So, you want to join Clubhouse?

The lowdown on the sensational app that has taken many hostages, even in Nepal

Some of you will remember the roaring 90s, when AOL chat rooms were a way to pass time talking to, or flirting with, strangers. Well, two decades later here comes Clubhouse.

The difference is that Clubhouse is voice-based (no texting allowed) and on mobile (not available on desktop or tablet). Treading on the toes of many other social media platforms, Clubhouse has made its way into our mobile app galleries as a social audio app that is now trending worldwide.

Clubhouse Drop-in Audio Chat, as it is officially known, is a voice-only app that allows users to drop in and out of ‘rooms’ created to explore a specific topic through instant voice chatting, almost like a phone call. The app defines itself as, ‘a new type of social product based on voice  allows people everywhere to talk, tell stories, develop ideas, deepen friendships, and meet interesting new people around the world’.

It is a virtual world where conversations are called Rooms and are usually launched by a Club, run by people who are enthusiastic about a particular area of interest. Each room has Speakers, who are visible immediately once you enter a room and see the ‘Stage’ section of the app page, out of which at least one person is a Moderator, whose assigned role is to host everyone, mute users, remove users from the room, and pull up a listener or audience member to become speakers.

The invite-only app allows existing users a handful of invites to dole out to their friends who they think will take to Clubhouse. This way, the app has earned millions of users on both Apple and Android. The app will likely go public later, just like Facebook did after its initial days of being used exclusively by Ivy League college kids and their friends.

You enter a room muted, and if you want to speak, you raise your hand (virtually, by tapping the ‘raise your hand’ emoji) and a moderator can invite you to speak to everyone. Joining a club helps you catch sessions scheduled by that club, so you don’t miss out on a potentially fun conversation with like-minded people.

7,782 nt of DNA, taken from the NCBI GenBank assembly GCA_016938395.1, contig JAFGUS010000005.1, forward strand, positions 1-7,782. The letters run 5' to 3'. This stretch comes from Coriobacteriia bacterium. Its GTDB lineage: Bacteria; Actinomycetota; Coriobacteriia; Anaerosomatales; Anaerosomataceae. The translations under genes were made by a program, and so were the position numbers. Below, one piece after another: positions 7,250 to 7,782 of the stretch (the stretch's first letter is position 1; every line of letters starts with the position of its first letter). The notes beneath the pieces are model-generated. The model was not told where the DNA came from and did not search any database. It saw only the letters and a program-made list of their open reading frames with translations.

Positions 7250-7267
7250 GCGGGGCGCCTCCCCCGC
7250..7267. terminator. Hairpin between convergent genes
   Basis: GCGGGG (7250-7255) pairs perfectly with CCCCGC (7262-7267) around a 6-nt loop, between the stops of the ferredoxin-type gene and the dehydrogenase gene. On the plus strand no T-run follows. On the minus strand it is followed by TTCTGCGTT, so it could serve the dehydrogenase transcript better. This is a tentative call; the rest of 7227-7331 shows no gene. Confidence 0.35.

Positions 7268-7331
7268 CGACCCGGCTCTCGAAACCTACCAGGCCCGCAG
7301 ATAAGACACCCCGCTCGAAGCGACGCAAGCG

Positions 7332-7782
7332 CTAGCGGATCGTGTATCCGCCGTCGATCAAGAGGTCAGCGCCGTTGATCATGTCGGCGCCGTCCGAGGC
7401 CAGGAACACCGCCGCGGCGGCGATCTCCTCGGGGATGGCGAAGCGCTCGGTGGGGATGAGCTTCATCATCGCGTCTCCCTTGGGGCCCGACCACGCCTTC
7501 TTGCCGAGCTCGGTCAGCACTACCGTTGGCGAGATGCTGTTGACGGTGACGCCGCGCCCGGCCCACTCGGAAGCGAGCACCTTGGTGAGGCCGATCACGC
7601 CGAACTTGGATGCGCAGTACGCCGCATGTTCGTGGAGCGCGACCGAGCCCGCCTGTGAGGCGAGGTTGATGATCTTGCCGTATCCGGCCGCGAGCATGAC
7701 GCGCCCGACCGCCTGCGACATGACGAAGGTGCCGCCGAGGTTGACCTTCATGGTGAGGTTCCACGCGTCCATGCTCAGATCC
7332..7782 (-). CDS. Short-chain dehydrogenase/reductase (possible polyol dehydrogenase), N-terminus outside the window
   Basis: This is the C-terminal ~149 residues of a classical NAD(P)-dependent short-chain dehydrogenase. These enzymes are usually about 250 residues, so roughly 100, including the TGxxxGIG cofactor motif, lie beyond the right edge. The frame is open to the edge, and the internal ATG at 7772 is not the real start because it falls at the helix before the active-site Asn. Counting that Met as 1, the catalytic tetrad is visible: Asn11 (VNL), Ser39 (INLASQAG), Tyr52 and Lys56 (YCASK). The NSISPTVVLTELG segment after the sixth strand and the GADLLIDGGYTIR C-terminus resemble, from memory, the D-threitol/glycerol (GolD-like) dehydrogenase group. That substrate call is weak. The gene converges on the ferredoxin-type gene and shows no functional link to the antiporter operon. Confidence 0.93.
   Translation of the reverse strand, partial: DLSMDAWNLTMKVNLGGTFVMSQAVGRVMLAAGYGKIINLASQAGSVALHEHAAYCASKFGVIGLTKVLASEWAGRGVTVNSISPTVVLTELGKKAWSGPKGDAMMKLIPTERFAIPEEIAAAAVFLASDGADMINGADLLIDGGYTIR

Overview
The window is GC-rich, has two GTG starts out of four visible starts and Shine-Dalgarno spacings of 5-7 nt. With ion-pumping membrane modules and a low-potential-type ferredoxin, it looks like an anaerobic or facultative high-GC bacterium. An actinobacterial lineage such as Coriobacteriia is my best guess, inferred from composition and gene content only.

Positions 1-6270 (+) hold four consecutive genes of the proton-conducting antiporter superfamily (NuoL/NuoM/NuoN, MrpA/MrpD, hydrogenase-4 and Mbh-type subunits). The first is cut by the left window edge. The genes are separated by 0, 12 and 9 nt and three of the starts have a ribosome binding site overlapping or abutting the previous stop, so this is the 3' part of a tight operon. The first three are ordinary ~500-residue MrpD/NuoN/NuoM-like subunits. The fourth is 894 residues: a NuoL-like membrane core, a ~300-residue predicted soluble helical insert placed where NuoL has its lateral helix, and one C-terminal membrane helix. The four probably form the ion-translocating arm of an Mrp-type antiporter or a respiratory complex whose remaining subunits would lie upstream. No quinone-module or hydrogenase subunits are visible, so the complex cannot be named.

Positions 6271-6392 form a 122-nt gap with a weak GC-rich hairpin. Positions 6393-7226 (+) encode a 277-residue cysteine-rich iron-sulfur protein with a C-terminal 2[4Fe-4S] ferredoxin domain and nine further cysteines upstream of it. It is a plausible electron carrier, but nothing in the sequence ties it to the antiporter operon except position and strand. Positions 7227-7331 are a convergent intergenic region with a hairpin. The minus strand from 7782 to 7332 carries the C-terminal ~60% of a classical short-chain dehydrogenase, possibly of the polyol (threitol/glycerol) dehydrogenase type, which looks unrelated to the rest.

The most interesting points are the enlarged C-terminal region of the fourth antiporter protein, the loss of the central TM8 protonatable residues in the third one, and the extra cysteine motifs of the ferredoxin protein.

The ‘Leave quietly’ button is a crowd favourite because it allows you to leave without making a statement, unlike a WhatsApp or Viber group where everybody gets notified when you exit. The newsfeed that is your home page on the app is called your Hallway, which only shows active conversation rooms that friends who you follow are currently participating in.

You can click and join in without any password or permission required, keeping things casual and spontaneous. So far, Clubhouse is ad-free and without revenue streams for users, but that is likely to change later once it rolls out ways for creators to earn from curating content (launching rooms that get a lot of traction).

What’s so special about it?

With no text comments, likes, images or videos being shared, Clubhouse has been dubbed the ‘anti-Facebook’ as it relies on engaging conversation, clear communication and oratory skills for users to to gain popularity. The app clearly encourages users to be genuine and stay true to themselves.

The platform thrives on ephemeral content, with audio recordings that disappear instantly once the conversation is over and the room is closed. There is no recording or proof of conversations, except Clubhouse maintains records for a while in case somebody reports an incident.

The instant exchange style makes Clubhouse similar to an intimate phone call, except there are dozens of strangers listening in, instead of just one trusted friend at the other end. Clubhouse is an opportunity for introverts to be social, as the lack of video feature makes it a more comfortable, welcoming space for those who feel shy or conscious in front of new people.

Clubhouse fills a void formed by the pandemic and serial lockdowns, a unique time in history that has made many people feel incredibly lonely and bored. For those who miss socialising, attending dinner parties and meeting new people, it is a brilliant getaway.

Compared to the performative nature of Facebook usage and exhibitionist style of Instagram feeds, Clubhouse counters narcissism, letting people’s voices and personalities shine, instead of superficial factors like appearances and pictures of expensive lifestyle. It also seems to be more equitable and meaningful than other social media platforms that people are hooked onto.

Conversation types vary from private one-on-one chats and group discussions to free talk shows, musical performances, crowd-sourced entertainment (singing, sharing jokes and stories), music listening sessions, workshops like table reads of scripts or poetry reading, webinars with experts invited as speakers on a serious topic, and even group meditation rooms (where everybody puts down their phones and meditates synchronously to relaxing instrumental music played by the host). Clubhouse is a place to share, a place to learn, and a place to chill – in every sense!

International leaders and influencers like Elon Musk, Mark Zuckerberg, Malcolm Gladwell, Oprah and Tiffany Haddish (the comedienne who became the first Clubhouse celebrity to gain 1 million followers) have embraced Clubhouse in a big way, using it to casually voice their thoughts and opinions and build their personal brand.